I mentioned in a couple of posts back about the cost of college, and I made the argument that private schools simply were not worth the cost. I want to take that argument one step further today and make the case for junior college. Even for a four-year public in-state institution, tuition alone will still cost over $30,000 to get to graduation. Further, there are some students that aren’t ready for college academically, and may not be ready from a maturity standpoint to handle college and live away from home. Since only one third of students who start college actually graduate, junior or community college may be an answer to find out if you’re college material.
Most in-state public schools have an arrangement with the two-year schools to ensure that their programs and credits transfer into the four-year school without penalty. Since junior college tuition is often one-half to one-third the cost of the four-year school, your educational dollar goes a lot further by starting at the two-year school. Also, part of the benefit that the two-year schools sell is that they prepare students to finish their four-year degree, so they have a vested interest in the success of all their students and their ability to transfer to a university. Be sure that you’re working with the university to ensure that the curriculum you’re following will transfer as expected to meet your degree/major goal.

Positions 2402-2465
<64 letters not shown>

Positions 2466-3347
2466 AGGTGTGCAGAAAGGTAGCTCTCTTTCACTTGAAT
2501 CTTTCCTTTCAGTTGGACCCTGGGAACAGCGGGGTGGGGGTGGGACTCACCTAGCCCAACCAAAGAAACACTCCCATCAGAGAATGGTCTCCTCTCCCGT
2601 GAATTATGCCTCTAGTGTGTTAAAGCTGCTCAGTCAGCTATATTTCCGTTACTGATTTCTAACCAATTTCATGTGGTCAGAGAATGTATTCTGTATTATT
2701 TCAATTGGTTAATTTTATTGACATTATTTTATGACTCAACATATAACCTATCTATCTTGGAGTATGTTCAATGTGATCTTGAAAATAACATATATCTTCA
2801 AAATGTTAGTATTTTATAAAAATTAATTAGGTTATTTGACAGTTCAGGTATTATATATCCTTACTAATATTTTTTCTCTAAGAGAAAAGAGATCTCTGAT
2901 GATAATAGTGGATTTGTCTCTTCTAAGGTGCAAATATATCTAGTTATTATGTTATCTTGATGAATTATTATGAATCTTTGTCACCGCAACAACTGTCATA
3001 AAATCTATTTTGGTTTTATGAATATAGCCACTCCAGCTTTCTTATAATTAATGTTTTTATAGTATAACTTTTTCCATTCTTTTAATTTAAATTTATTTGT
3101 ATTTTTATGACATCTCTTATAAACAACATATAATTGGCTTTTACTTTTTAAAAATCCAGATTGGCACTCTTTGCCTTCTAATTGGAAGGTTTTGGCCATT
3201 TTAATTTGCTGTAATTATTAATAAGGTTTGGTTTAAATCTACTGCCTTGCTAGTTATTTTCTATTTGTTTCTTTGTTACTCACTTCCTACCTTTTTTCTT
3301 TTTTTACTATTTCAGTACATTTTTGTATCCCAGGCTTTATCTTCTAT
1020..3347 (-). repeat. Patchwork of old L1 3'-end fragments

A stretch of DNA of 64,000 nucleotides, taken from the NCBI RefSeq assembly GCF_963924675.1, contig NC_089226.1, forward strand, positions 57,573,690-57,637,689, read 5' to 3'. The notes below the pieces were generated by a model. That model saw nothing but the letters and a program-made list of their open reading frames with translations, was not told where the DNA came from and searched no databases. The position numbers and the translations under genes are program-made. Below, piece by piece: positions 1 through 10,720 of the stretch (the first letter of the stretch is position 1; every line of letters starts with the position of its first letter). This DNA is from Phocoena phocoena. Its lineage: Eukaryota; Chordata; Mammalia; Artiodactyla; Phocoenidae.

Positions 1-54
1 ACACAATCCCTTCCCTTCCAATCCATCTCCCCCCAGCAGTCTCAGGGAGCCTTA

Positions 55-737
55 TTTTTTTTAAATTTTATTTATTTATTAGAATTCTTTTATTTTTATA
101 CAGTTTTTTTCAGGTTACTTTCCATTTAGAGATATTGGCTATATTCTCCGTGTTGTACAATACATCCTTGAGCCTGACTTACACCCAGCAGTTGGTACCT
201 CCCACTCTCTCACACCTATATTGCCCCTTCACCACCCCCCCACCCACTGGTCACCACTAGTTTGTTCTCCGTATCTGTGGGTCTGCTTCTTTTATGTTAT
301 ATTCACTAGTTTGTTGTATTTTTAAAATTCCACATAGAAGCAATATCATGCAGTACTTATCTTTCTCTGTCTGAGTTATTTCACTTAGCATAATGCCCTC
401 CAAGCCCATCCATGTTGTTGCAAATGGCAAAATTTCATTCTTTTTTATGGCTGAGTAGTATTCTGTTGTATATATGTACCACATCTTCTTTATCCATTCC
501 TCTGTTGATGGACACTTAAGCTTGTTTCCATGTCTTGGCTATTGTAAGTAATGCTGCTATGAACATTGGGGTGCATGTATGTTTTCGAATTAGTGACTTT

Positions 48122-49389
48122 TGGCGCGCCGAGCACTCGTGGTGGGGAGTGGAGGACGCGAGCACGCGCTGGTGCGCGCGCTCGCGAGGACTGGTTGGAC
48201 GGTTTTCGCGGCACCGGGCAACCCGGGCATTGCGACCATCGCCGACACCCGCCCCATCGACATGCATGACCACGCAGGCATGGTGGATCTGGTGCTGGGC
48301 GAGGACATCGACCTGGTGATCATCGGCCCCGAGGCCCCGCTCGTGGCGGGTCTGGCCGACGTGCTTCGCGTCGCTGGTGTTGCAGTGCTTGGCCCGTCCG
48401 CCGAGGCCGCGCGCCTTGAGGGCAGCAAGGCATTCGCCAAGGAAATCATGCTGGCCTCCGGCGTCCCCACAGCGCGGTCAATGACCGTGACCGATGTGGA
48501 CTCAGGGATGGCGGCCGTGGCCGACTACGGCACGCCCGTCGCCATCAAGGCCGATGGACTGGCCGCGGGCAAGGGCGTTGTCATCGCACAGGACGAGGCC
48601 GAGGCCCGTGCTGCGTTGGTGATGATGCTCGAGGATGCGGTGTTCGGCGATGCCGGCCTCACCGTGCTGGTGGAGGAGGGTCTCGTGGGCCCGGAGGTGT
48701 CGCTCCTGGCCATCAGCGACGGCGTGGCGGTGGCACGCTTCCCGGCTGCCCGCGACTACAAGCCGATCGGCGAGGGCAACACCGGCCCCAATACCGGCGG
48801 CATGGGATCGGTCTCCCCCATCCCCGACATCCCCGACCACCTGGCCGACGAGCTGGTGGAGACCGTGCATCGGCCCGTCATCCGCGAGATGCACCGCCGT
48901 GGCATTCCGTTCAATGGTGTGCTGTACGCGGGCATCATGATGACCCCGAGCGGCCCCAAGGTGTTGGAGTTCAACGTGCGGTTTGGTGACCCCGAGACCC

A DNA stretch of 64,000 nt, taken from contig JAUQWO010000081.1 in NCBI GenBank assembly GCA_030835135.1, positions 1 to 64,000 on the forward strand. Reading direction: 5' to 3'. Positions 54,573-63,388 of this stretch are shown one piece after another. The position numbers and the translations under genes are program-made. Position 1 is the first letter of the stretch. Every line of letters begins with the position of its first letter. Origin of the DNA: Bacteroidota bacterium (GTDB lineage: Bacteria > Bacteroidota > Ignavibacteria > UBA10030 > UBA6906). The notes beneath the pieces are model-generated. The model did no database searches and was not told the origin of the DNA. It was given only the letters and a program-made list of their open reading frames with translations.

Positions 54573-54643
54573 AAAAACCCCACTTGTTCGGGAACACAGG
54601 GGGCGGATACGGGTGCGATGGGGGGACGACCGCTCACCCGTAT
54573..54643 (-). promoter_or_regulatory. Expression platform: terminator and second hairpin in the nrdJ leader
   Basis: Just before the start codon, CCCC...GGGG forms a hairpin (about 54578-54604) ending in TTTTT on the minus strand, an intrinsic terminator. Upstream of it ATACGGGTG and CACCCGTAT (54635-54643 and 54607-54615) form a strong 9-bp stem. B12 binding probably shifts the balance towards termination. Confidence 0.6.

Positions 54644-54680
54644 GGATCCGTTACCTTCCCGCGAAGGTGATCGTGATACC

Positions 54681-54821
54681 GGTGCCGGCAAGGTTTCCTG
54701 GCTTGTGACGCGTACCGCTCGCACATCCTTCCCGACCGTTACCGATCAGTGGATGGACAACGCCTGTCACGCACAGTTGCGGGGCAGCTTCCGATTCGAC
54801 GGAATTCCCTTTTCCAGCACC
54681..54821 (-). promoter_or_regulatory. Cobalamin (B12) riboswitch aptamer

A student can also stay at home and go to a two-year college. These schools typically don’t have dorms, dining centers, or the distractions of university life, so the student can focus on their education without the worry of living away from home. It’s cheaper for the student and it gives them time to mature before moving out on their own. Also, some of the programs at a two-year school are sufficient to prepare the student for entry into the workplace without finishing that university degree. Remember that employers aren’t paying for the degree that the student has, they are paying for the skills that they can bring to the workplace.
Consider a two-year school for these and many other reasons. The experience and education that you take away from the program will definitely be worth it. Plus, all of the things you’re wanting to get from the college experience will still be there when you transfer to the university in a couple of years.